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Lord Rotherwick: Since we have now heard from the noble Lord, Lord Sewel, that there is a possibility of the Scottish Parliament exercising its powers--

Lord Sewel: I did not say there is a possibility of the Scottish Parliament exercising its powers or, if I did, I was mistaken. I was saying that the Scottish Parliament is more than content to go down the road of having a UK body but it is nevertheless the case that, in terms of the statutory framework established by the Scotland Act, the Scottish Parliament has legislative competence in this area.

4.45 p.m.

Lord Rotherwick: I am grateful to the noble Lord. I should more correctly have said “could" exercise its powers to have a separate food standards agency. Then one must go back again and explore the second clause which is all about how the agency is consisted. In the case that it could do this, provisions must exist to allow for the two members to be appointed by the Scottish Ministers to be taken back. I would ask the Minister to give an answer on the unlikely event of that happening.

The Minister of State, Ministry of Agriculture, Fisheries and Food (Baroness Hayman): We have had a succinct debate that has covered very clearly the issues that we have at stake here. As my noble friend Lord Sewel said, nothing in this Bill can change the legislative framework in which the decision was taken by Parliament, when passing the Scotland Act, that food safety and food standards were devolved matters and matters of competence for the Scottish Parliament.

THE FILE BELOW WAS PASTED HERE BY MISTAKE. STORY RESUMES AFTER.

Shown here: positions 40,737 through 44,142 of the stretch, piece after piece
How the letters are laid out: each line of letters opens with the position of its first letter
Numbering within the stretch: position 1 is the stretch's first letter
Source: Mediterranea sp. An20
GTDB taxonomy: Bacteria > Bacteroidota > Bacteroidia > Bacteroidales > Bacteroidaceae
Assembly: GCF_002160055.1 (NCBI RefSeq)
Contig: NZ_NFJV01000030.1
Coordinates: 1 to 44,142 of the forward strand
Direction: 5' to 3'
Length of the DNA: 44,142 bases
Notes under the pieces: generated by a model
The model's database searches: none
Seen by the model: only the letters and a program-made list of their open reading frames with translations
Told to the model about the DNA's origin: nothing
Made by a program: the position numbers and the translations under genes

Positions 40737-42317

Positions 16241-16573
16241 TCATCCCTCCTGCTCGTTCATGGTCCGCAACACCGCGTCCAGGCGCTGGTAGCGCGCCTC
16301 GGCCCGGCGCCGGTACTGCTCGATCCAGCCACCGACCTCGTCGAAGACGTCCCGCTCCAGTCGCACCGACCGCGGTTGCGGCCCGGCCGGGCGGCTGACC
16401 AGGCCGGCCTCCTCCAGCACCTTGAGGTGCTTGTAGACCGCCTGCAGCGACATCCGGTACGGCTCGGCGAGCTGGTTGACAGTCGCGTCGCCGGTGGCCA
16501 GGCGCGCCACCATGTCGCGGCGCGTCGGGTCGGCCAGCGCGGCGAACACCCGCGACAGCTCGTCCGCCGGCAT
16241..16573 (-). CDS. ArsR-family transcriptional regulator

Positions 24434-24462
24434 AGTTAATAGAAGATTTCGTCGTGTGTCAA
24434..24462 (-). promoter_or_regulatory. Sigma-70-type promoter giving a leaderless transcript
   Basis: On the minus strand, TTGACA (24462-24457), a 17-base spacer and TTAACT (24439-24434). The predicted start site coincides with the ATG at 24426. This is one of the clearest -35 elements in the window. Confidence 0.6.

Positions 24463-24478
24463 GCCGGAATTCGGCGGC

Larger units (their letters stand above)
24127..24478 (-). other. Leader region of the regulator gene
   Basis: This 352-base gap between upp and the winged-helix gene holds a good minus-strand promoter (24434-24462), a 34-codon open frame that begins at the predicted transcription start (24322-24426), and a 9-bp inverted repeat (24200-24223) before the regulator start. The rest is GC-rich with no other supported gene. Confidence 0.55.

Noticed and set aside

That having been said, I can perhaps reassure the noble Lord, Lord Mackay of Ardbrecknish, that the case that he put, which I have put during Committee, that food safety is a matter that does not respect internal borders and, indeed, that we have a single market for food in the United Kingdom, is one that has been taken on board by the UK Parliament and by the devolved authorities. That is precisely why all those authorities have recognised the sense of having the UK agency and are setting up exactly that sort of agency. The food standards agency will work in a way that allows the UK to have shared access to the best scientific resources, avoids the need for duplication that separate agencies would bring and helps us to deliver consistent advice on food safety and standards across the country, which is in the interests of both consumers and producers of food.

The issue of the likelihood of change is not an imminent one. We have had very clear and distinct views from the Scottish Parliament on that matter. What is at stake here is whether we recognise as legislators that the possibility of change is there in the legislative framework; it is there in the Scotland Act, it is possible. The noble Lord, Lord Mackay of Ardbrecknish, said that he did not want to be told that